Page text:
• Lloyd Christmas

            Didn’t Slam Dunk end abruptly because Inoue had a fight with one of his editors or something?

          • Aoshi00

            If a long running series ends abruptly, you bet it’s the magazine’s decision, also the tantou/editor works for weekly Jump as well and he’s the liaison btwn the author/artist and the magazine.. being cut short or axed is usually due to low readership (like late Hades arc of Saint Seiya), like ratings for a TV show, being canceled after certain number of seasons. If the creator has any say, I don’t think they would just kill or end abruptly their beloved work. So even w/ long running series, if it goes out of steam by the end, it could get cut short and booted to make room for new serial. So it’s best to give something an appropriate ending while it’s still good instead of dragging along. I remember I was a bit shocked to read the anti-climatic ending for Slam Dunk at the time..

            On the contrary, Toriyama wanted to end Dragonball after Freeza originally but since it was the best selling manga, Jump forced him to continue. Android/Cell arc was one of my favs though :) and after that Toriyama drew more gags into Buu which was more his cup of tea.. and now Vagabond is going a big of the same thing.. w/ Inoue kind of losing interest.. it was very good before, but the art deteriorated, story got more boring, and was put on a hiatus. I’m no longer that interested in it, he should just finish the Musashi-Kojiro fight and get it over w/… Hunter x Hunter as well.. Togashi should’ve just called it quits after Chimera Ant, maybe Jump wanted him to continue too like DBZ? I read Naruto when it first started to serialize in Jump, I would never had guessed it lasted this long, I thought it would’ve been a short one :)

    • Göran Isacson

      Aww, so it actually left the gag-format with dumb delinquents doing dumb things behind? I’ve only seen some of the early anime episodes so I don’t know much about it, but the episodes I’ve seen were hilarious.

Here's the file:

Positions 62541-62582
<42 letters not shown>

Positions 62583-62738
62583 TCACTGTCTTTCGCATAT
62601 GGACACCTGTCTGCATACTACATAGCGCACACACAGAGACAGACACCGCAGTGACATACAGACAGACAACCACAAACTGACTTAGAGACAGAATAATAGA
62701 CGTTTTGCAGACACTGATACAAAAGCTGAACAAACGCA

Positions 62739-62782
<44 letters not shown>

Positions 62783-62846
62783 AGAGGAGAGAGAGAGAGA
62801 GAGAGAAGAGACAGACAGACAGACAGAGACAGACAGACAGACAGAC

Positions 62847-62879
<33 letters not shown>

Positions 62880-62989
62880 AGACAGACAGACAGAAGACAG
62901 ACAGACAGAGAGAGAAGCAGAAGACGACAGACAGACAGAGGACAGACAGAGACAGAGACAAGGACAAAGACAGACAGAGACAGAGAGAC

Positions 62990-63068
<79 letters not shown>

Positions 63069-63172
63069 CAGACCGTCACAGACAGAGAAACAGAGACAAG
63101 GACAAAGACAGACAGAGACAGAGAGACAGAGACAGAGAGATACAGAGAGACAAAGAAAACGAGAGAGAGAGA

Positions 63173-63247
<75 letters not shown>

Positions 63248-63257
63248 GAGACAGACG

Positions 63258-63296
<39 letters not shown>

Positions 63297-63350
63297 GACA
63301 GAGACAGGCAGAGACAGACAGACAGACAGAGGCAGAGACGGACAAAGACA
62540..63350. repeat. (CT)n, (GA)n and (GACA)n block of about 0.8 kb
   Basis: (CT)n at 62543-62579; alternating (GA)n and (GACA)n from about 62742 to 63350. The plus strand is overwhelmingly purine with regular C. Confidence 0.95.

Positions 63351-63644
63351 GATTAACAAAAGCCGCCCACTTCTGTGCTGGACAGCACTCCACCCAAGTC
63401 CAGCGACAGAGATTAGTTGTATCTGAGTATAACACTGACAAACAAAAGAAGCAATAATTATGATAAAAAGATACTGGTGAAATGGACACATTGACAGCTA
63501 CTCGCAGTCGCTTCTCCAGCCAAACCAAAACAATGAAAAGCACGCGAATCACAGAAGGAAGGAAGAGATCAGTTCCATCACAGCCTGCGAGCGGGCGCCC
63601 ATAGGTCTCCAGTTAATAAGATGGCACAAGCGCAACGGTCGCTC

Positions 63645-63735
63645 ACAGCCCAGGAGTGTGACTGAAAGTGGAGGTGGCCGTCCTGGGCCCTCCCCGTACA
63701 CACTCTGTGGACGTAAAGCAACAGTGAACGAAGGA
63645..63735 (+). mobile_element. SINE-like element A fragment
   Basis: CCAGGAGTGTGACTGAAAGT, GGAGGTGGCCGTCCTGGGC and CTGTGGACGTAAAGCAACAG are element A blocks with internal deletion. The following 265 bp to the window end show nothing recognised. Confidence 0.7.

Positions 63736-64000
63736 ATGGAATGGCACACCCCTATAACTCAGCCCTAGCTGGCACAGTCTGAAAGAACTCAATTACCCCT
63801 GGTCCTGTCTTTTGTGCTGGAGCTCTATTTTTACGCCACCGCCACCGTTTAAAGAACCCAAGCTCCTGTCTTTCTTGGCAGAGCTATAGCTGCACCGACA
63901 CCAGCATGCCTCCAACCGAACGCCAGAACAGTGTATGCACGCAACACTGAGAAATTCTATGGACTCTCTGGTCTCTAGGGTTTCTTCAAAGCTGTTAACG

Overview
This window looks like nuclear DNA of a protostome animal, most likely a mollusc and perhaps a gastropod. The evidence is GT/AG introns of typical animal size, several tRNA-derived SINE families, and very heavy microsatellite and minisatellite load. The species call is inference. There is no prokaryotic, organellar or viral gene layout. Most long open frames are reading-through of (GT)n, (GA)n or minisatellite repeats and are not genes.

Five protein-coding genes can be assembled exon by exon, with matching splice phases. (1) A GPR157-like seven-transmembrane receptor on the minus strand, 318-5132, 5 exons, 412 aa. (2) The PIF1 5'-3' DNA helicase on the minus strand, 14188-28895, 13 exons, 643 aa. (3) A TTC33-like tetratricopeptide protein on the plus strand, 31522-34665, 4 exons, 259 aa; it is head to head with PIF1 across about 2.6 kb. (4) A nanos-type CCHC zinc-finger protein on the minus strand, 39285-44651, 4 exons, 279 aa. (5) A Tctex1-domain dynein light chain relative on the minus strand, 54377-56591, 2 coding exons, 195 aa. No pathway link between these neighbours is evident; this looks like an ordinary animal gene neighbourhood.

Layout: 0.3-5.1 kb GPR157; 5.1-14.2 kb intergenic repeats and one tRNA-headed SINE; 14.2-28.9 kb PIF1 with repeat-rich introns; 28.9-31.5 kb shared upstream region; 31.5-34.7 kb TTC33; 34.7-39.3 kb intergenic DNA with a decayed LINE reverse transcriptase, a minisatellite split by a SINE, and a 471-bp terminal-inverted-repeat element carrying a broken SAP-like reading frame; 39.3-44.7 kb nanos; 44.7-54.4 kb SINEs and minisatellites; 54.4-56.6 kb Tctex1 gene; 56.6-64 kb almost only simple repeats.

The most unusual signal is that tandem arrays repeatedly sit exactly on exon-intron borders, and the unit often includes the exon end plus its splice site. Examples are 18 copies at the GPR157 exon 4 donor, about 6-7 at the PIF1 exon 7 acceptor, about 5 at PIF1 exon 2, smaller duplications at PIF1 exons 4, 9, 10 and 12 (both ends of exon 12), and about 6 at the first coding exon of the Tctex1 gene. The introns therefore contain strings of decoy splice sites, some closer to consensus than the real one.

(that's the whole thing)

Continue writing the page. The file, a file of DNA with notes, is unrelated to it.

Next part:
Then again, I should have expected it since it seemed unlikely that a pure gag-manga would net themselves a fighting game…

      • malek86

        The gag part ends fairly quickly. After that, there’s a small tournament, a slightly bigger tournament (which is where the anime ends), and then a 150-chapters big tournament which is essentially the heart of the manga (and it’s also where things start getting too repetitive). Later, there’s another tournament-like arc, but I guess at this point popularity must have declined too much, because it was cut short. Incidentally, there’s a small final arc which is almost a return to the gag ways of the beginning.

        Generally, I suggest reading the manga up until the second tournament (which ends at about chapter 100 or so) because it’s pretty interesting and well done. If you like it up until that point, you can keep going with the big tournament arc, but I think you’ll also find that it gets way too repetitive by the end.

  • Kai2591

    They don’t even look like school students lol.
    Repeaters perhaps haha.

    • Aoshi00

      at least that’s more plausible than guys in Prince of Tennis being in Jr High, Ryoma maybe, but come on Tezuka a 9th grader lol :)

  • AverageGamers

    My biggest issue with both videos: STEROID.
    The game had waaaay too much steroids, while the live action one definitely needs to use more steroids that I couldn’t see a decent muscle there… XD

    Oh and just for nitpicking, muscle or brutal training doesn’t actually define manliness, cause I know there are plenty who has one but is a complete opposite ahaha… ^_^;

  • DemonKingAsura

    If Kenshiro was on here, they would be Already Dead.

  • nericen

    Oh is this the same as Sakigake!! Otokojuku?

  • k.b.a.

    these dudes are in high school?! off topic Namco Bandai sure have been churning out a lot of games recently. i find my face getting sour as alot of them tend to have fighting, but forego being fighters. maybe it’s to avoid the extra money and work that goes into balancing such a thing, perhaps turning themselves into the “game adaptation of that anime/manga that you like” company